Chefs ban diners from Instagramming their meals

  • Sign reading, ‘No photos, please’ erected at The Waterside Inn in Bray, Berks 
  • Top restaurant founded by celebrated chefs brothers Michel and Albert Roux
  • The pair have banned photos after fearing customers are ignoring the flavours 

Chefs Michel and Albert Roux have banned diners from taking photographs of their food at their Michelin-starred restaurant. 

Michel Roux, who founded The Waterside Inn in Bray, Berkshire, alongside his brother said he wanted guests to focus on the taste instead.

He said: ‘What are they doing? Maybe once during the meal you want to take a little photo of something because it’s unusual.

‘But what about the flavours? A picture on a phone cannot possibly capture the flavours.’

‘No photos, please’: Brothers Albert and Michel Roux (left and right) who founded The Waterside Inn are asking diners at their celebrated restaurant not to Instagram their meals

To stop the growing trend, the brothers have placed a card up in their coveted eatery reading: ‘No photos, please’. 

A quick search on Instagram reveals hundreds of diners have been posting photographs of their dishes at the restaurant in recent months. 

Captioning the image of one starter, a man wrote he ‘couldn’t remember the name of the dish’.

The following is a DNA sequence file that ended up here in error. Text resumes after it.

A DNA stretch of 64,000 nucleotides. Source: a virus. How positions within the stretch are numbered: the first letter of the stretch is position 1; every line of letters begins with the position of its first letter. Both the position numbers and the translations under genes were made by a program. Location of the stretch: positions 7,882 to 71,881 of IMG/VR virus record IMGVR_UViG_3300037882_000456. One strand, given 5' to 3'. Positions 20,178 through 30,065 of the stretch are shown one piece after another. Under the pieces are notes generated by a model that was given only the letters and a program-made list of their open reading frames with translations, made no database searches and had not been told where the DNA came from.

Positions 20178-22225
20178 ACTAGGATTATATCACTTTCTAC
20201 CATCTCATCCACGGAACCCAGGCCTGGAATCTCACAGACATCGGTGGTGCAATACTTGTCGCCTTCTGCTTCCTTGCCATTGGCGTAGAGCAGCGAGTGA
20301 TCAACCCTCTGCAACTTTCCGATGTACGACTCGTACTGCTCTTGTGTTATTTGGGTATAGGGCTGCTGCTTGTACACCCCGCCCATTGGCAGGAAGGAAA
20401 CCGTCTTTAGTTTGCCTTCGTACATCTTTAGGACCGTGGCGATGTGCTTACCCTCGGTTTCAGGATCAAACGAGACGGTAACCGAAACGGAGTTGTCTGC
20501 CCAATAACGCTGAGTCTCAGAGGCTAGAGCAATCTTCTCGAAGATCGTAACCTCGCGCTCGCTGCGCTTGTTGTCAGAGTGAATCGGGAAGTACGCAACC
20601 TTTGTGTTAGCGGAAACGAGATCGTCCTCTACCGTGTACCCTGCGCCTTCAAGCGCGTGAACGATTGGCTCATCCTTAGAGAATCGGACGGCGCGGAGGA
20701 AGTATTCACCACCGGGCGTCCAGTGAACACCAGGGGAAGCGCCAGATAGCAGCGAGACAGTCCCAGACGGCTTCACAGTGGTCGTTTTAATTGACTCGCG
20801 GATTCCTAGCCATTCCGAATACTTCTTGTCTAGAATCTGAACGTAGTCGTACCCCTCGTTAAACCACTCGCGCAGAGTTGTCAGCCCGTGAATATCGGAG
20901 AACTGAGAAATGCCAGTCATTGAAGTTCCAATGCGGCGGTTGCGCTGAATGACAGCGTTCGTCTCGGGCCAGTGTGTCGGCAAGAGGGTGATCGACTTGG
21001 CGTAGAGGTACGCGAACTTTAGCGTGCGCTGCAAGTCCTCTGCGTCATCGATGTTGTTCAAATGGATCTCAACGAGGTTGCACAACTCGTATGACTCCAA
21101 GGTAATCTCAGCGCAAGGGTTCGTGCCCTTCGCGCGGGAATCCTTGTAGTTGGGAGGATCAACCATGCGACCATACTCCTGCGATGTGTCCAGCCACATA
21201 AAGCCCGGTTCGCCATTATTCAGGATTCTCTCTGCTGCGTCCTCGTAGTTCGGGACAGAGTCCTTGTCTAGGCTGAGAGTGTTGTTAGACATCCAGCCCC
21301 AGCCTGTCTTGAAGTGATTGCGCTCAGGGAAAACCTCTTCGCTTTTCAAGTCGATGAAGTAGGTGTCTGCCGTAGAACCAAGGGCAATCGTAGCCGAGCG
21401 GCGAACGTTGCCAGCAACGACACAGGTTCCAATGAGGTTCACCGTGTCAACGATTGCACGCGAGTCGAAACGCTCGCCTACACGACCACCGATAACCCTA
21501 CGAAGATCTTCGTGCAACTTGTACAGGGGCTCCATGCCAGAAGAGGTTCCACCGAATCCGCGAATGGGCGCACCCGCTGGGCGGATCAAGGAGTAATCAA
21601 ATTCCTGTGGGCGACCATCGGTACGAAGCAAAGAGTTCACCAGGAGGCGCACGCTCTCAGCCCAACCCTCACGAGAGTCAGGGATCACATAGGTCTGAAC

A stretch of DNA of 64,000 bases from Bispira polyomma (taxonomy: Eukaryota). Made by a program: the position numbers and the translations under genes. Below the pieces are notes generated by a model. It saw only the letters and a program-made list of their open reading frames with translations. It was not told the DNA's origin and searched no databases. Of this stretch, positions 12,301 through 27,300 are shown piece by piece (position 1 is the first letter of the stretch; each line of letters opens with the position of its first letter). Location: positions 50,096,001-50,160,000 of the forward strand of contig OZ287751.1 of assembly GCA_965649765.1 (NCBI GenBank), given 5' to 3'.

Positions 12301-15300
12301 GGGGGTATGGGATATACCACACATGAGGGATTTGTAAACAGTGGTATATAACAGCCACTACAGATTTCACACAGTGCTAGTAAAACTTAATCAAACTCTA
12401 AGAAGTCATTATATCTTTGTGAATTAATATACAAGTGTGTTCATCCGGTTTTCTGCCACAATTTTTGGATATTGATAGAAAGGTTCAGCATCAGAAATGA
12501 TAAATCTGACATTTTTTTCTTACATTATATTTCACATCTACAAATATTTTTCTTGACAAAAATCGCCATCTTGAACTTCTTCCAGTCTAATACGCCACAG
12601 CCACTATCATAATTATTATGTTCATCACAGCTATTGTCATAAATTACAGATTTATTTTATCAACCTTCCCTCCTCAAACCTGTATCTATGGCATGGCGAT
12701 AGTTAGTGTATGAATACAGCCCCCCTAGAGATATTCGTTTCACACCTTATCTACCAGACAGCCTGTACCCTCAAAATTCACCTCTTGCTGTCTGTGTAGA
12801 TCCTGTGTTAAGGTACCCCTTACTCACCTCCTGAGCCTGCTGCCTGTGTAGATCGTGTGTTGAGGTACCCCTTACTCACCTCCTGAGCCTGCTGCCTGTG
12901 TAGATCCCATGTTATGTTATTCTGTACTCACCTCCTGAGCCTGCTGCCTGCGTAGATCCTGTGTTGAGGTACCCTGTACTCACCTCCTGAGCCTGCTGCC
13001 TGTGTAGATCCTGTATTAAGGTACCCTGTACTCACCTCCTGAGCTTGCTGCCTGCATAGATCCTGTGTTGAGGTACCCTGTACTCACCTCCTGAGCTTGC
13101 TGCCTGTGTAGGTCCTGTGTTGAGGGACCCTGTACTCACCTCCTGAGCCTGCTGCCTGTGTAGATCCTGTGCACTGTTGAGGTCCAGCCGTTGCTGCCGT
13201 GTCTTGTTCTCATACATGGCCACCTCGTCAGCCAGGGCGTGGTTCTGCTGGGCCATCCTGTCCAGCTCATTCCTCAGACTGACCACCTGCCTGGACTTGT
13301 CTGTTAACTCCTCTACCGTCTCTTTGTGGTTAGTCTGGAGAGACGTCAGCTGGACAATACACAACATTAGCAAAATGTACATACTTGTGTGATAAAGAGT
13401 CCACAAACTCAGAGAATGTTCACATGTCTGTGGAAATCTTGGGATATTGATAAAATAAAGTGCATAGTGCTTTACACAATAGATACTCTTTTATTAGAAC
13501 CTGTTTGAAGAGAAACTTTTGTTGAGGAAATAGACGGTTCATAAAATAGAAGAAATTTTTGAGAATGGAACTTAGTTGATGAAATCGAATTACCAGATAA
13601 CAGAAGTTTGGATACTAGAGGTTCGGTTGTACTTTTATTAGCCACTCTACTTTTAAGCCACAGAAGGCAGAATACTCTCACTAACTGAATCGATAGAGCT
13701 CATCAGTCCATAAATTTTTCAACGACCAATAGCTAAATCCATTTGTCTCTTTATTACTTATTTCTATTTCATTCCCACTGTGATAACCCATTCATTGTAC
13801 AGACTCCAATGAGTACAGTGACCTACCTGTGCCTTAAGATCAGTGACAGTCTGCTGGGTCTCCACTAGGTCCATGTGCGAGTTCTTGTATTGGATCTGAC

Since the launch of the social media platform in 2010, restaurateurs have been divided in their appreciation of the trend to photograph one’s food.

While the free publicity is greatly received, the Rouxs fear the dishes are being left unappreciated and are being eaten cold while diners fuss over filters.  

Research carried out by Waitrose last year found one n five people had taken a picture of their food in the past month.

The rate is five times higher for under-34s than the over-55s.

Michel Roux said he was upset by diners at the Waterside Inn in Bray, Berkshire, who whipped out their phones and took pictures of their meals to post on social media. 

The other jewel in the Roux restaurant empire, Le Gavroche, also takes a more relaxed approach. 

The chefpatron, Michel Roux Jr, Albert’s son, said last year that he banned ringtones at the table but had been known to take pictures himself. 

No such pictures appeared in his book, however. He told The Times last month: ‘It’s a statement, isn’t it? Does the Bible have pictures?’